8 July 2013
After a “rest day” – long lie – cycle run to Capel Curig for lunch – wander up Little Tryfan in evening – Monday 8th July dawned another hot and hazy day. The Carneddau beckoned!
I had looked at ways to divide the Carneddau (7 tops) into two sensible routes, but decided that it would be best just to go for the whole range in a oner, starting and finishing at the campsite. It was a good plan, but maybe the hottest day (so far) of the summer wasn’t the best opportunity! Two Royal Marines were to die of heat exhaustion not far away on the Brecon Beacons on this day.
Anyway, we set off from the campsite at 8.50am, reckoning to get the worst of the hard work over before midday.
Our route started along the path behind the farmhouse, crossed over the A5, and up the track towards Tal y Llyn Ogwen farm. Behind the farm, we followed a wandering path up the hillside, crossing the Afon Lloer, and rising steadily up from the valley. By 9.30am, the heat of the day was already bearing down on us!
After about an hour, we were up to about 600m, where the stream runs through a narrow gap, and our path branched off to the left up the east ridge of Pen yr Ole Wen (“Head of the white slope”. This was an interesting little climb, with one steep rocky section, then a steady pull up to the summit, which we reached at 11.15.
Time for a rest, and chance to admire the views, especially across the Ogwen valley to Y Garn and the hills we had explored on Saturday.
One down, six to go, so we couldn’t linger. The main hard work of the day was now over, as the route ahead was almost entirely staying above 900m. The next section was a straightforward walk along a broad ridge, passing the massive cairn of Carnedd Fach (which, ironically, means small cairn!) en route to the summit of Carnedd Dafydd (“David’s Cairn”).
Time for another rest, while admiring the views across the huge cwm to Carnedd Llewellyn (“Llewellyn’s Cairn”) and Yr Elen (“The Nymph”). Two down, five to go!
Now the path, turning towards the east, dropped down along Caef Ysgolion Duon (“the ridge of the black ladders”), with cliffs to the left, and steep grassy boulder-strewn slopes to the right. A bouldery outcrop was passed on its right, then the path dropped further to a narrow col with a rather tautological name: Bwlch Cyfrwy-drum (“col of the saddle ridge”) at 933m. A short steady climb up a rough path brought us up the shoulder on to the rocky plateau of Carneddd Llewellyn.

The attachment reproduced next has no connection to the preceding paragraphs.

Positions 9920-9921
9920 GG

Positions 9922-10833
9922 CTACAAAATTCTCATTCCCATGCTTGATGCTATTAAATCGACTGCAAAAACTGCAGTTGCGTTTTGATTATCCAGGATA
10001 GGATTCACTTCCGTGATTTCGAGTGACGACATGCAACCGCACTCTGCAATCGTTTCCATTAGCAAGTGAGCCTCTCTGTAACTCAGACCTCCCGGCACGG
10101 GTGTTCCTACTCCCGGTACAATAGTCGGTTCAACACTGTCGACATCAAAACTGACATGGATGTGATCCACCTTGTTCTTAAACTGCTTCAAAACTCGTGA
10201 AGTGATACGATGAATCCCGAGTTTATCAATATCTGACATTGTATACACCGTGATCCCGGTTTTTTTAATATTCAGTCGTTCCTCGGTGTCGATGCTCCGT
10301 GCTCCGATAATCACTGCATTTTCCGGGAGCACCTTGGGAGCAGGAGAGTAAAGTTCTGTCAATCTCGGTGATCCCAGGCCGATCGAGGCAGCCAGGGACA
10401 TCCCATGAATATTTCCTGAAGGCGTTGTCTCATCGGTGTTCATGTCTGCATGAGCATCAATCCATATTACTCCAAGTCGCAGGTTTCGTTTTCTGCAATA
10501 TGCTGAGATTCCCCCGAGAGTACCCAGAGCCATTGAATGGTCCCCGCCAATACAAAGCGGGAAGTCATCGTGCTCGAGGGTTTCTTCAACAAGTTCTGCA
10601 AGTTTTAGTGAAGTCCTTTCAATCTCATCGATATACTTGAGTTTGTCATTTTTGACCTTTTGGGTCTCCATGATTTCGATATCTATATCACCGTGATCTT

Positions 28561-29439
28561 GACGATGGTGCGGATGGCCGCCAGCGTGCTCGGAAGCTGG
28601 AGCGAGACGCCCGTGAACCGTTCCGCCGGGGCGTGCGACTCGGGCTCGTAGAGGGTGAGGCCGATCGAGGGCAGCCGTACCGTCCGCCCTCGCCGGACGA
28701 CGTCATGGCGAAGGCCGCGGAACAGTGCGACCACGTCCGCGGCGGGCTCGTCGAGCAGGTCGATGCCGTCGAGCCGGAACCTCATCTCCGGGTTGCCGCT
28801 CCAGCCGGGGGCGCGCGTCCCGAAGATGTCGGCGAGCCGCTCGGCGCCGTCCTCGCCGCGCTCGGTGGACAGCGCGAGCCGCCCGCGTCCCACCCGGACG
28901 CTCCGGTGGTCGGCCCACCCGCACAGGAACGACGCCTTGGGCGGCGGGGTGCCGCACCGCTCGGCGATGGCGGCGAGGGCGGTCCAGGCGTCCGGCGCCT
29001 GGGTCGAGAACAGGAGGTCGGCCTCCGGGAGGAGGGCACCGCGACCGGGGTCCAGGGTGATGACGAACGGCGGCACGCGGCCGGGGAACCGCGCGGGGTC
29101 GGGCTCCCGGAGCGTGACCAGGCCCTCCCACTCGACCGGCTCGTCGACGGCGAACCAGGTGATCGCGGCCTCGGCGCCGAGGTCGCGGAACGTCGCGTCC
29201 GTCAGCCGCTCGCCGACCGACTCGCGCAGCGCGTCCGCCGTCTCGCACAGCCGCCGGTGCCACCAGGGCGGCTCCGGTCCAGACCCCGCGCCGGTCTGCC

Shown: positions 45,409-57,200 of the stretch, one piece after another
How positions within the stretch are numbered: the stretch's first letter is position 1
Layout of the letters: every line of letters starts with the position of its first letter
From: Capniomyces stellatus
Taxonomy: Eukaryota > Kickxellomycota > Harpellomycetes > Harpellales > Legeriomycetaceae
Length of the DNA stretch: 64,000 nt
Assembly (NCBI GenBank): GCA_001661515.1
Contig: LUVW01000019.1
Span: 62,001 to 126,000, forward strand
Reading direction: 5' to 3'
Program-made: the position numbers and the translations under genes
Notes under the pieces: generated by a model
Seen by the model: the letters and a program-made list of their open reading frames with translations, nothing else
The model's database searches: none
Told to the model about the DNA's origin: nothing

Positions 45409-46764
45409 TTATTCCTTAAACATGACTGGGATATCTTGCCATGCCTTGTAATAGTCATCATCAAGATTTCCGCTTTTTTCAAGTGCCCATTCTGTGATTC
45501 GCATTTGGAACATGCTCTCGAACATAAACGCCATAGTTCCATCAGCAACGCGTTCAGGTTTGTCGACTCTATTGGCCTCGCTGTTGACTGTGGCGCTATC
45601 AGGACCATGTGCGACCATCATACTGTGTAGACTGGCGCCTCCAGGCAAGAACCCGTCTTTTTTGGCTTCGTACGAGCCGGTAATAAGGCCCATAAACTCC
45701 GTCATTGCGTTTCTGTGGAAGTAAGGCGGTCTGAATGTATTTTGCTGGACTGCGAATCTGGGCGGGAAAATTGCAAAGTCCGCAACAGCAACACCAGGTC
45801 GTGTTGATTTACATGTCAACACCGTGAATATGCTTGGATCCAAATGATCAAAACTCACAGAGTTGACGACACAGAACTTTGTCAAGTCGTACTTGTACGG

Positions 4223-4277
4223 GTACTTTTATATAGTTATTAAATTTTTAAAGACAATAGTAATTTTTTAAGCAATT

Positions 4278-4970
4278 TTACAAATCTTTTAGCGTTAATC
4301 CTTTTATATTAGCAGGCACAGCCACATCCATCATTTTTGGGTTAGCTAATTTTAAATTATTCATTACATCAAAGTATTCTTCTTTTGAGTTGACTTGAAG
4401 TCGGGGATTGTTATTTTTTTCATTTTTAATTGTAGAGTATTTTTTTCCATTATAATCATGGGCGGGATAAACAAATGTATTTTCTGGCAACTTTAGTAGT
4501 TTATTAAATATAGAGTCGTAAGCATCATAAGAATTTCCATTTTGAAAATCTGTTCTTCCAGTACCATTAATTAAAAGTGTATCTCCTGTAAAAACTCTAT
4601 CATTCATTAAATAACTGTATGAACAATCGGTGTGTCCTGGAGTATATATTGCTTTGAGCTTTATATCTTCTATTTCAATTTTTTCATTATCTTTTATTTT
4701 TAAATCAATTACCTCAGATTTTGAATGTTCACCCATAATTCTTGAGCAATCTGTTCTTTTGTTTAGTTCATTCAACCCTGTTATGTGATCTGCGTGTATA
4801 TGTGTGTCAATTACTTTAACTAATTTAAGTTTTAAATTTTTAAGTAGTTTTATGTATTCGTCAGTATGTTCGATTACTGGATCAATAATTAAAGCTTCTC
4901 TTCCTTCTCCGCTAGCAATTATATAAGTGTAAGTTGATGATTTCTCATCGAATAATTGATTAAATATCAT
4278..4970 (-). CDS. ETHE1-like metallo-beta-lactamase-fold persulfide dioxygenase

We didn’t pause at the cairn, but continued on across the plateau through some strange rocky outcrops on the north west side, and dropped down to a broad grassy ledge overlooking Yr Elen – a good place to stop for some lunch.
Unfortunately, Yr Elen lies off the main ridge, so meant an out and back detour, but it is probably the most attractive-looking of the 7 summits, reached along a gracefully curving 1km long ridge. The ascent from the intervening col is only 50m, so we were soon standing on its prickly summit.
By now it was getting seriously hot, and our water supplies were running low. However, looking across Cwm Caseg, we could see a small stream rising not far from the path, just below the col beyond Carnedd Llewellyn. We returned along Yr Elen’s curved ridge, and the contoured across the west face of Llewellyn at around 1000m to reach the col we had spied from Yr Elen. This was a broad grassy col, and we had to detour a few hundred metres west to find the first trickle of water from a spring. However, it was running clear, so we were able to replenish our water bottles, slake our thirst, and continue on our way.